What did you teach us about your fibromyalgia?

Fibromyalgia is a chronic, disabling pain condition that occurs more commonly in people with migraines:

  • Fibromyalgia affects about one in three people with migraines.
  • Migraines occur in about half of those with fibromyalgia.

Fibromyalgia is characterized by widespread pain, poor sleep, fatigue, mood problems, and digestive symptoms. The quiz below can help you see if your symptoms might be from fibromyalgia:

The London Fibromyalgia Epidemiology Study Screening Questionaire
Have you had pain in muscles, bones, or joints lasting at least one week?
Have you had pain in your shoulders, arms or hands? On which side? Right, left or both?
Have you had pain in your legs or feet? On which side? Right, left or both?
Have you had pain in your neck, chest or back?
You may have bibromyalgia if you answered yes to all four pain questions, and you have pain that affects both the right and left sides of your body.
Do you often feel tired or fatigued?
Does tiredness or fatigue significantly limit your activities?
If you answered "yes" to both fatigue questions, you probably have chronic, dehabilitating fatigue. This can be part of fibromyalgia.

Adapted from White, et al. J.Rheumatal. 1999;26:880-4.

Reproduced from The Woman's Fibromyalgia Toolkit by Drs. Marcus and Deodhar,Diamedica Publishing 2012.

A few months ago, we invited people with fibromyalgia to take part in a survey asking about fibromyalgia symptoms and impact. This survey specifically focused on how fibromyalgia might affect relationships with the most important people in your life—your partner or spouse, children, and close friends. The survey was completed by over 6000 people with fibromyalgia and the results were just released in the medical journal Musculoskeletal Care. This is one of the largest published surveys of people with fibromyalgia—so thanks to all of you who opened yourselves to us and shared yourselves in this survey. Read below to find out what you and others with fibromyalgia told us about how fibromyalgia impacts your important relationships.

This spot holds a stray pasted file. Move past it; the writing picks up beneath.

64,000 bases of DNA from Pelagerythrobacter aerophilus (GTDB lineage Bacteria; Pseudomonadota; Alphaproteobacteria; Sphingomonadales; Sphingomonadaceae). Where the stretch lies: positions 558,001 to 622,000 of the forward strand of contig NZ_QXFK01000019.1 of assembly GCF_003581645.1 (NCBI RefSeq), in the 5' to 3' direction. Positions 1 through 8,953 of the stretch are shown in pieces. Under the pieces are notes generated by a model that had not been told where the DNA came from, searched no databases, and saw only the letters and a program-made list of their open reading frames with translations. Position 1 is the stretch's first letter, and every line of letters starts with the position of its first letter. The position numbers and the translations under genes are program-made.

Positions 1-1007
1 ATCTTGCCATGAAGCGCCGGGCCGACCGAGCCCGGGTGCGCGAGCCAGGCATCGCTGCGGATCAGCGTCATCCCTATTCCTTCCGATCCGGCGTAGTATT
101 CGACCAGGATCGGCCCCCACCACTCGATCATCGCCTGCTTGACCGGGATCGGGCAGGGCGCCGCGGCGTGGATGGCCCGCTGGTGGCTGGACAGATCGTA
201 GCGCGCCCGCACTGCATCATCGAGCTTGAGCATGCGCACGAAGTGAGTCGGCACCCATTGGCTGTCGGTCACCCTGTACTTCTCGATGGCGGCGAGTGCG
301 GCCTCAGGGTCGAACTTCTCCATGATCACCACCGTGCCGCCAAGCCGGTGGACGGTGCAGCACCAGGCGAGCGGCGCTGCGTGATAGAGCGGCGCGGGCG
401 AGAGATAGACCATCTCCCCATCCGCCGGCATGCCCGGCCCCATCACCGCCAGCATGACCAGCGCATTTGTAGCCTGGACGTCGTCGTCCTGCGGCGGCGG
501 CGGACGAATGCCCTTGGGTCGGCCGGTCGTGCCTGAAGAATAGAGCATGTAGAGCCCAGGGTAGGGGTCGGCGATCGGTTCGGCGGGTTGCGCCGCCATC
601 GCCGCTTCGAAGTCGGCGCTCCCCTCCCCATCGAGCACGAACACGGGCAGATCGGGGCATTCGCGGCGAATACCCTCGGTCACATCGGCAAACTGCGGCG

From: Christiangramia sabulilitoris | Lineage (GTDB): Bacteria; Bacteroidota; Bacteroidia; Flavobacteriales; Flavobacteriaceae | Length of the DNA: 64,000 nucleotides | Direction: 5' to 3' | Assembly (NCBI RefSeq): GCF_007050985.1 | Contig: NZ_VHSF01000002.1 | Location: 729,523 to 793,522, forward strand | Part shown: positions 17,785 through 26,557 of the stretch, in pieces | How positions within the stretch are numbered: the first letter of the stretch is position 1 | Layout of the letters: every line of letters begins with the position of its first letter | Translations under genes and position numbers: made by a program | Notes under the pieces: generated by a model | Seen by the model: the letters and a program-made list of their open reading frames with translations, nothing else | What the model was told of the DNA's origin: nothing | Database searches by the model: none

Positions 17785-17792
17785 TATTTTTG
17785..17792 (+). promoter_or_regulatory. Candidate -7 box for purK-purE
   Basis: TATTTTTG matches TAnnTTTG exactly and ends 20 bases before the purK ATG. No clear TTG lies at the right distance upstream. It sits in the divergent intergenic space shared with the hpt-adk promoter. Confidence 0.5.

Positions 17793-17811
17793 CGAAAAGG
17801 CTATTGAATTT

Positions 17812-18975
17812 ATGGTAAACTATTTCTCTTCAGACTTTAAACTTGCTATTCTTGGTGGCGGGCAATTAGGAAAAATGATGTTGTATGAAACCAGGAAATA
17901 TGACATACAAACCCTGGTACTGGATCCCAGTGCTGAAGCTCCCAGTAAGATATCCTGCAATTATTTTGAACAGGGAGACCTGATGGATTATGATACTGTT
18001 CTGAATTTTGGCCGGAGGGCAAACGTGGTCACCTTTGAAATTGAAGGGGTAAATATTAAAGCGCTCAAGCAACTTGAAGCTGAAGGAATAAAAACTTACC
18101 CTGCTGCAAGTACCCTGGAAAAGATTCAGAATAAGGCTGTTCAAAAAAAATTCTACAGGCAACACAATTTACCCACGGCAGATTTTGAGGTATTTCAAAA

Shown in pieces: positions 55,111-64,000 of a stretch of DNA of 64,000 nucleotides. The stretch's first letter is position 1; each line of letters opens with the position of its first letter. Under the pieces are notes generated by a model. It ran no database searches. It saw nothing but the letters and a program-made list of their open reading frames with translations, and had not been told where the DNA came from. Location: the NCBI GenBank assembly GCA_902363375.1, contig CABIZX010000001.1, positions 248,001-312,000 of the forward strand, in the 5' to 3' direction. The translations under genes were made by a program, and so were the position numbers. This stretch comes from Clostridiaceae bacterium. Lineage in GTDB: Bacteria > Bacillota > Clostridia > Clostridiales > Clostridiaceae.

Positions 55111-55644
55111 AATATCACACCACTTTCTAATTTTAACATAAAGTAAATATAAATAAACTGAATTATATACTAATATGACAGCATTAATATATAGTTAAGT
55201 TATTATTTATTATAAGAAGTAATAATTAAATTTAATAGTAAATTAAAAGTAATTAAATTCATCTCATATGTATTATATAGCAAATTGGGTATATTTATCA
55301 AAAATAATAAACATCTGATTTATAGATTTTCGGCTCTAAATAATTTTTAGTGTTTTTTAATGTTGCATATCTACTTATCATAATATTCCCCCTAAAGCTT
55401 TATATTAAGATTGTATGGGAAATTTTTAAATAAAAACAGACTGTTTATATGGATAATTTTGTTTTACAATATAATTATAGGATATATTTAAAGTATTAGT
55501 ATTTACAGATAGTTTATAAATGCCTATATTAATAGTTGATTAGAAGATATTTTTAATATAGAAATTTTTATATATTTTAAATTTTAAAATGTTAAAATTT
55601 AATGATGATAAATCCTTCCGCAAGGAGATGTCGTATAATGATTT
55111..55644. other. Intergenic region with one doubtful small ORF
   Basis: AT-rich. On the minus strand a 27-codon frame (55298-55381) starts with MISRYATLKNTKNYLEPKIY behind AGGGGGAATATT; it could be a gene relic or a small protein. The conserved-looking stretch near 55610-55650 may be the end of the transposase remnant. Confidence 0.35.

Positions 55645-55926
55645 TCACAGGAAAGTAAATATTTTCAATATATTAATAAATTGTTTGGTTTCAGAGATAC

Fibromyalgia had the greatest impact on relationships with spouses/partners and children:

  • Over one in four people reported their spouse/partner did not understand their fibromyalgia.
  • Half of people said fibromyalgia had damaged a current or previous relationship with a spouse or partner.
    • 10 percent of people said fibromyalgia contributed to a relationship break-up.
  • One in three people said their spouses and their children resented when they couldn't participate in activities with them.
  • One in four people said their spouses and children thought they exaggerated their pain.

Fibromyalgia has less of a negative impact on current relationships with close friends than with spouses/ partners or children. On the other hand, many people shared that having fibromyalgia resulting in losing friends, as friends stopped calling and offering invitations. People with fibromyalgia talked about friends not knowing how to react to fibromyalgia and some said they'd learned to stop letting people know they have fibromyalgia.

What do these results teach us?

Fibromyalgia has effects in many aspects of life. Most questionnaires focus on problems completing work or household chores. It's important to recognize that fibromyalgia can also have substantial effects on your relationships with others and your ability to stay socially involved with family and friends. A previous study published in The Clinical Journal of Pain found that having satisfying relationships was important for functioning and quality of life. So the next time you're talking to your doctor about your fibro symptoms and how treatment is working, remember to also consider effects fibro may be having on relationships in your life.

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